Opponents of the Keystone XL pipeline pledge to keep up the fight even if the Nebraska Department of Environmental Quality approves a new route proposed by TransCanada.
Jane Kleeb with Bold Nebraska says one aspect over all others drives opposition to the Keystone XL pipeline.
“The fight has been so fierce in our state, yes, because of water and, yes, because of the Sand Hills and, yes, because of endangered animals like the Whooping Crane,” Kleeb tells reporters in a conference call, “but, what is really driving this fight is the basic, fundamental and deep American value that our families have the right to own property without having a foreign company come in and take it away.”
The DEQ held a public hearing on the proposed new route in Albion Tuesday, hearing from both opponents and supporters of the $7 billion project. TransCanada proposes building an oil pipeline form western Canada’s tar sand fields to refineries located along the Gulf Coast in Texas, a total of 1,700 miles.
The federal State Department has held off making a recommendation that the pipeline receive a presidential permit to cross the border due to environmental concerns raised in Nebraska. A special session of the Unicameral held last summer reached an agreement with TransCanada to re-route the pipeline away from the Sand Hills.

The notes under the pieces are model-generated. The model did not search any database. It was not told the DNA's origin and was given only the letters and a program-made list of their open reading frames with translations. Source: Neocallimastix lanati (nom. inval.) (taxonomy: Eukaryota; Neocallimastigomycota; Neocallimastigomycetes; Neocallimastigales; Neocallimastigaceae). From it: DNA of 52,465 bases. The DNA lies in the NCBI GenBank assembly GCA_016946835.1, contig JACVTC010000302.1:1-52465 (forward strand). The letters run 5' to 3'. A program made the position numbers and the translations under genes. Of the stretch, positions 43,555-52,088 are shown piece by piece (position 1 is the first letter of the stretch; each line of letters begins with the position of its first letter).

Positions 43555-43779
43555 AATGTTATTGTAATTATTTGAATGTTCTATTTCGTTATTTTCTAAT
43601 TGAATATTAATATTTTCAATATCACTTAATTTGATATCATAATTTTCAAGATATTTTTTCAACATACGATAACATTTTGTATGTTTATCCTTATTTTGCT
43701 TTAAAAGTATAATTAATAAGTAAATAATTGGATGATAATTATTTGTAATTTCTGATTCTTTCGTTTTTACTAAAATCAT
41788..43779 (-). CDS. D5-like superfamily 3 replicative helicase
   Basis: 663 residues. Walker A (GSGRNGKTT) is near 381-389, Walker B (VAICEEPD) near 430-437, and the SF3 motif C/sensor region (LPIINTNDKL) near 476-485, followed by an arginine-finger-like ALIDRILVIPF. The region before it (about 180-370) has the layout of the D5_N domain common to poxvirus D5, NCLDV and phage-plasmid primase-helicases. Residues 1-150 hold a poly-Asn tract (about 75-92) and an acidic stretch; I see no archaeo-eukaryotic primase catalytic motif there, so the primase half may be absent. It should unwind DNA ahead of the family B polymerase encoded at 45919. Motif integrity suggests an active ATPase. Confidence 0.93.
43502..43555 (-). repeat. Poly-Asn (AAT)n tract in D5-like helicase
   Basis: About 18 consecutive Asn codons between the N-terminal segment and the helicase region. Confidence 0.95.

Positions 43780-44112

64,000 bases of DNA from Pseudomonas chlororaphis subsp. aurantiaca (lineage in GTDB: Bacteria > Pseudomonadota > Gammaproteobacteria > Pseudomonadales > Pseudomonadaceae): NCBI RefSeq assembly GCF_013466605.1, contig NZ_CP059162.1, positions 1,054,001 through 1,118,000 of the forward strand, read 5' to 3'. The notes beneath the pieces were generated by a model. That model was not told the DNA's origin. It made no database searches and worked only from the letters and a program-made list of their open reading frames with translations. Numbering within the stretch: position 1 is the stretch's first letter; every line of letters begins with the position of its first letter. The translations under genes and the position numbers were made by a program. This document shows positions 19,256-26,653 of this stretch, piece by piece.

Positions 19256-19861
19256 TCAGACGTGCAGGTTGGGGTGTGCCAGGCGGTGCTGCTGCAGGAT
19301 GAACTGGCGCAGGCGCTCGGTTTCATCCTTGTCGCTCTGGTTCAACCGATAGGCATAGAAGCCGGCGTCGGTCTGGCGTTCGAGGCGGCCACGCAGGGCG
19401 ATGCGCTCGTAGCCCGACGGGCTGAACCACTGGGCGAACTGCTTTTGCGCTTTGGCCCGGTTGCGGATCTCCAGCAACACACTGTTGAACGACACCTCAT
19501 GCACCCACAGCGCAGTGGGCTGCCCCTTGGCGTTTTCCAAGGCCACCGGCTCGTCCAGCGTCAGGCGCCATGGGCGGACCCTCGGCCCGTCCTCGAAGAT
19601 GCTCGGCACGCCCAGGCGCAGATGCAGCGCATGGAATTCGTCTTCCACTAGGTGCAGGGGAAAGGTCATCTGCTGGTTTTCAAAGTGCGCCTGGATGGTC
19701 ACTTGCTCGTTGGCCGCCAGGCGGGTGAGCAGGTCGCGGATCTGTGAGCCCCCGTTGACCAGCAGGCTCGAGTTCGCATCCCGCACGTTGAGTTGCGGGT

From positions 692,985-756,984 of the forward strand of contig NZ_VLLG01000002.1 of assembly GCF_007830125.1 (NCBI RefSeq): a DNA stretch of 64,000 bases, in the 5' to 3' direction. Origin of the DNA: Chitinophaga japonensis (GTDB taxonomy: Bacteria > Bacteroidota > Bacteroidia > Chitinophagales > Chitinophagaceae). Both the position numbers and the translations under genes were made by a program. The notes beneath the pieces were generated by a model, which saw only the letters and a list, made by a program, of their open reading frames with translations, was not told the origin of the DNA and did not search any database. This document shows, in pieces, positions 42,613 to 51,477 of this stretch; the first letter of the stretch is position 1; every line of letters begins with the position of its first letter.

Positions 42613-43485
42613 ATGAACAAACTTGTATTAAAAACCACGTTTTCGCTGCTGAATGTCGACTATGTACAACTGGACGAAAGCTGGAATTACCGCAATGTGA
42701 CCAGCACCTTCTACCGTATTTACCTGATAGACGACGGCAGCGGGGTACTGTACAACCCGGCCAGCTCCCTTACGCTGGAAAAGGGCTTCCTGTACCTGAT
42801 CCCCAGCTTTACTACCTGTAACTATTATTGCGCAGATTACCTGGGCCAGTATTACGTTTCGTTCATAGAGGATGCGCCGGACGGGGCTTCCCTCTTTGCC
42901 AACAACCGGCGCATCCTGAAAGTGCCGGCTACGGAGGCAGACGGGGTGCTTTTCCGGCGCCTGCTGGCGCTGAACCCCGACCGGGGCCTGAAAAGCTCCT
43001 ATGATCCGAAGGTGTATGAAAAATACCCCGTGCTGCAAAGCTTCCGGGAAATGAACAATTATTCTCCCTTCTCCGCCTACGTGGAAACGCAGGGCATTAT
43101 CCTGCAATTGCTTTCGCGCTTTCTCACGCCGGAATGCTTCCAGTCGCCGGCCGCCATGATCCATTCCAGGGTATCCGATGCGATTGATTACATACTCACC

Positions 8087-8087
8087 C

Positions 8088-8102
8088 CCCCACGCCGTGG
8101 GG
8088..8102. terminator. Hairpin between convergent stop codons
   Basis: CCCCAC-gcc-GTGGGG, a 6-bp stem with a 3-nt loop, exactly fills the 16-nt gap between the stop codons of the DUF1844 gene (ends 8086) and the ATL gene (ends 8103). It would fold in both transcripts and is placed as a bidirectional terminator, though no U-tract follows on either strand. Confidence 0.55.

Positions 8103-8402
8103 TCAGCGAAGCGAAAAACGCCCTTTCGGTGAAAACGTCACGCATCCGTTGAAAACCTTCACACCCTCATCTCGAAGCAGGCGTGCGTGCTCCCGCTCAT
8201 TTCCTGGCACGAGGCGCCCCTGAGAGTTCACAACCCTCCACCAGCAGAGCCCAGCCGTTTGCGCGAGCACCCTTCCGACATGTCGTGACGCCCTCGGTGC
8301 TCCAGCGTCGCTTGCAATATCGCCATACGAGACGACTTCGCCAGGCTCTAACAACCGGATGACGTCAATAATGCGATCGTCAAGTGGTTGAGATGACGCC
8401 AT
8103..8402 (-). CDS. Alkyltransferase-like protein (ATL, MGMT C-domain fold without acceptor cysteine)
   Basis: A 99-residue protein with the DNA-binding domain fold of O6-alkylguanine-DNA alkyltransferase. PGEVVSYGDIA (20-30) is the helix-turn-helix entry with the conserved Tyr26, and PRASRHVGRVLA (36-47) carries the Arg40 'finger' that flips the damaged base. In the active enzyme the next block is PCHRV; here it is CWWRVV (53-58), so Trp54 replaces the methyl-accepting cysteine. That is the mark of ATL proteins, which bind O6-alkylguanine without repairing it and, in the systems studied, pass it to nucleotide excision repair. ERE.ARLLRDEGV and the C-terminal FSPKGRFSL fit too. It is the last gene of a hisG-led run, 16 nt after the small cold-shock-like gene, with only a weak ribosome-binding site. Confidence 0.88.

The DEQ will eventually forward a recommendation to Gov. Dave Heineman who will either give his stamp of approval or reject the route. Once the state gives its approval, the federal government can then consider the entire project.
Supporters of the Keystone XL tout its economic benefits and claim it will have little, if any, negative impact on the environment.
Michael Whatley with Consumer Energy Alliance says it is past time to begin construction of Keystone XL.
“We’re looking at a project that’s going to bring in 700,000 barrels of discounted oil to U.S. markets every day, which is going to help with gas prices. It’s going to create 20,000 jobs and put $20 billion into the U.S. economy at a time when we really need jobs,” Whatley tells Nebraska Radio Network affiliate KLIN.
Whatley says the alliance hopes for quick action from the DEQ and the governor on accepting TransCanada’s proposal for a new route through the state.
“We’re looking forward to having this whole pipeline route kinds of settled here in Nebraska so the State Department, the federal State Department, can take a look at the entirety of the project and get this thing built,” Whatley says.
But, it might not be settled even if approved.
Kleeb says landowners affected by the route gathered after a public hearing to consider options if the state gives the go-ahead.
“Essentially talked about civil disobedience and protecting their land at any costs. We know that several landowners are prepared for that. We are aware that national groups have various legal strategies as well,” according to Kleeb.
Kleeb says opponents are prepared to file numerous lawsuits to stop construction of Keystone XL.
Jane Monnich, KLIN, contributed to this report.